Leading into True Blood season 6, fans were warned repeatedly that a beloved character would die. When I wrote up that first interview with Brian Buckner in Rolling Stone revealing that death, I jokingly thought to myself, “I wonder if I should start stocking up on tissues, make a therapy appointment, or just simply start rocking in a corner right now?”
As with any other season of True Blood, season 6 has been met with a variety of reactions. Some people liked it while others hated it. I fall into the liked it camp even if I have a few issues with finale. But the one thing I haven’t seen as of yet is something discussing how emotional and painful season 6 was to watch.
Death is a part of every episode in some way, shape or form in a show that centers around vampires and other supernatural creatures. But this year the multiple deaths that came were not ones you could simply shake off like you could have in previous seasons. A lot of the characters we saw leave this year weren’t just brought in for this season. We had come to know them and to care for them.
From the opening moments of season 6, we were forced the part with characters we had some kind of affection for from Luna (Janina Gavankar) to Andy’s numbered fairie daughters, Terry (Todd Lowe), Nora (Lucy Griffiths), and Steve Newlin (Michael McMillian).
Of his episode, “Life Matters,” Brian Buckner stated that the episode would take the time to honor Terry’s death in a way that True Blood really doesn’t get to do. And it did. Terry Bellefleur received one of the most honorable send offs in the history of the show and gave both Todd Lowe and Carrie Preston (Arlene Fowler) wonderful moments to play that also happened to be heartbreaking.
That said, with almost every other death this year we also witnessed other characters having to mourn the loss of people they cared about. On an intellectual level, it’s nice to see the cast members we support all year around have the opportunity to play these intense and heartbreaking scenes. But emotionally, it is very hard because we’ve also grown to love.
Seeing Sam Merlotte (Sam Trammell) standing at his bar after returning to Merlotte’s with Emma (Chloe Noelle) and having Luna’s sink in is devastating. Watching Jessica (Deborah Ann Woll) breakdown after she realizes she did the one thing she thought she would never do is also hard to watch as is Andy’s reaction to it and seeing Jessica once again is hard.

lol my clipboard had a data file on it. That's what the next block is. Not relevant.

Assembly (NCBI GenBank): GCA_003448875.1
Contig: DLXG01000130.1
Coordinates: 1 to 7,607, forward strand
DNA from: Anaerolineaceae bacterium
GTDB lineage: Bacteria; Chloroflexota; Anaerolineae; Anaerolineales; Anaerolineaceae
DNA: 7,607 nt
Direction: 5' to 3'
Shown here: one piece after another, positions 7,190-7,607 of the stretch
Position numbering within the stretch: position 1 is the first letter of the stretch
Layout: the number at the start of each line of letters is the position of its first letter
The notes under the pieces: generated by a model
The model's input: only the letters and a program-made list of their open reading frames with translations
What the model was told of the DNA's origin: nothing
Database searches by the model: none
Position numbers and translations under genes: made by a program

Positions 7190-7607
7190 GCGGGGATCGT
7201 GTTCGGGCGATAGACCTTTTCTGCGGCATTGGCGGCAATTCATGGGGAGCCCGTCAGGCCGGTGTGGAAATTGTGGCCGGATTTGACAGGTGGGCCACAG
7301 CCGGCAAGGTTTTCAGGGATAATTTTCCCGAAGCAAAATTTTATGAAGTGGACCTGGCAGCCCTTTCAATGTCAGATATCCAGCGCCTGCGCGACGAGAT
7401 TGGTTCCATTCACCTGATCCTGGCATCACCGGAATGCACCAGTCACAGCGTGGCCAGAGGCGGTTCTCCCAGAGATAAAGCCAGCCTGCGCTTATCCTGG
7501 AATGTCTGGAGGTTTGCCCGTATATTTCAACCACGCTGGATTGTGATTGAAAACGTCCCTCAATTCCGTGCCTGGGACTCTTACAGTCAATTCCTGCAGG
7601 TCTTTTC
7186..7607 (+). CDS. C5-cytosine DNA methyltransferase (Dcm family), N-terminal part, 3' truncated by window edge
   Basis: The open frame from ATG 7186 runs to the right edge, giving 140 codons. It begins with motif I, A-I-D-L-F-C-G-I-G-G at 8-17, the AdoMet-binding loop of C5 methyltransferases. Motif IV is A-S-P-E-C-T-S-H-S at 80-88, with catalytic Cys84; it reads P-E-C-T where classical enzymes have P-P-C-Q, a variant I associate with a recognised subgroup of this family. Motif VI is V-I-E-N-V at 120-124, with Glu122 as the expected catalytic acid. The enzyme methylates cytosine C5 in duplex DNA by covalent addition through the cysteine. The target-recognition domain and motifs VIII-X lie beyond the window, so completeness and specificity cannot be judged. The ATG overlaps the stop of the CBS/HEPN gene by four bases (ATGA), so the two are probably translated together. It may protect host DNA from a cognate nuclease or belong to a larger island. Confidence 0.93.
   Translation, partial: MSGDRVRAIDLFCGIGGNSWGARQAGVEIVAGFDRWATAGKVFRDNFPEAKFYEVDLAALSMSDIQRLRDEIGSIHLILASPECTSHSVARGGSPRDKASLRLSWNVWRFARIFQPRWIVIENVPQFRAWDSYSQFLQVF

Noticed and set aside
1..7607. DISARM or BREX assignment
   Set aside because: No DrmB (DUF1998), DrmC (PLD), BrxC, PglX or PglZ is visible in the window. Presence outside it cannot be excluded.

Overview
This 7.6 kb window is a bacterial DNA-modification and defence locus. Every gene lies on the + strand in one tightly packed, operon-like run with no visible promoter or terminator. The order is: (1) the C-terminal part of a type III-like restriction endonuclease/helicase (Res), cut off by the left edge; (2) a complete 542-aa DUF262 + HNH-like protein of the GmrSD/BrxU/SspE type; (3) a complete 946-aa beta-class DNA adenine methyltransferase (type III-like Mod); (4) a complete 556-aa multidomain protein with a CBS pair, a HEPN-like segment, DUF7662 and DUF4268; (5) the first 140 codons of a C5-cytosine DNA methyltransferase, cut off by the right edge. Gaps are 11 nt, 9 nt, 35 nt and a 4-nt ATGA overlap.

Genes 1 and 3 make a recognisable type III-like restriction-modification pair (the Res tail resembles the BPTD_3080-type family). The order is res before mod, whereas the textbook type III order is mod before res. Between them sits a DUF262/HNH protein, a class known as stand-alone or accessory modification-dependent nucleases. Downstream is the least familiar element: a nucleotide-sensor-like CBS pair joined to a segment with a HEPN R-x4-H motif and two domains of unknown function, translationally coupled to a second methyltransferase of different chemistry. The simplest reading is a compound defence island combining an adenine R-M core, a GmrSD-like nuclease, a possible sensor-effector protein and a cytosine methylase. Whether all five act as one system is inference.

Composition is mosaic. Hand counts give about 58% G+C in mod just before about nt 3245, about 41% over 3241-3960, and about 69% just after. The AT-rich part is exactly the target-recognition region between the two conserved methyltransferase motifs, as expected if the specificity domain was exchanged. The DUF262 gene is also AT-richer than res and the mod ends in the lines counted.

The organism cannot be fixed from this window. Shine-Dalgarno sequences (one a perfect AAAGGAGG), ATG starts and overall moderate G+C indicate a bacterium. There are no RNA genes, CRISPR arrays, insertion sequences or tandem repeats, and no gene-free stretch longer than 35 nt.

Having such an emotional and difficult season where the writers did a pretty good job at keeping the audience guessing as to who would die, kept us on our toes. And with every death, we were reminded that every single action or event had very serious consequences.
Eric (Alexander Skarsgård) and Steve Newlin found this out the hard way when they each paid for their actions with a life. For Eric, Nora became his price and Steve’s nefarious actions finally caught up with him. Though out of all of the deaths this season, his had to be the most humorous. And even though Sookie (Anna Paquin) survived the season, having to witness her own parents betrayal and then be once again reminded that Warlow (Rob Kazinsky) is a bad guy was sad because she got very close to being happy with someone who offered her a very tangible possibility.
Given all of the examples I mentioned as well as countless others, I don’t quite understand why the anger of many fans after we witnessed Eric Northman lit on fire naked is surprising. Again, on an intellectual level we know Eric will be back next year and we might get a kickass storyline out of it when Pam (Kristin Bauer van Straten) finds him. They deserve screentime together that doesn’t involve him being a jerk most of the time or a flashback (even if it was awesome.) I personally hope we get to see them traveling through Sweden or the rest of Europe searching for a Hep-V cure.
But that still doesn’t change the fact that putting one of the most popular characters in the series in danger like that felt cheap. And on the heels of the emotional goodbye to Terry Bellefleur, it’s like rubbing salt in a very deep wound.
I admire Buckner and the rest of the writers for their willingness to let characters that are beloved go for the sake of a good story. And I’m even interested to see where season 7 goes next since it was left relatively open leaving a great space for storytelling.
However, the one thing I hope the writing staff keeps in mind is that True Blood is supposed to be “Popcorn for smart people.” We’re a smart audience. So going after Eric and making him burn means the writers have to try a bit harder to earn our trust next season.
Image Credits: HBO, Inc.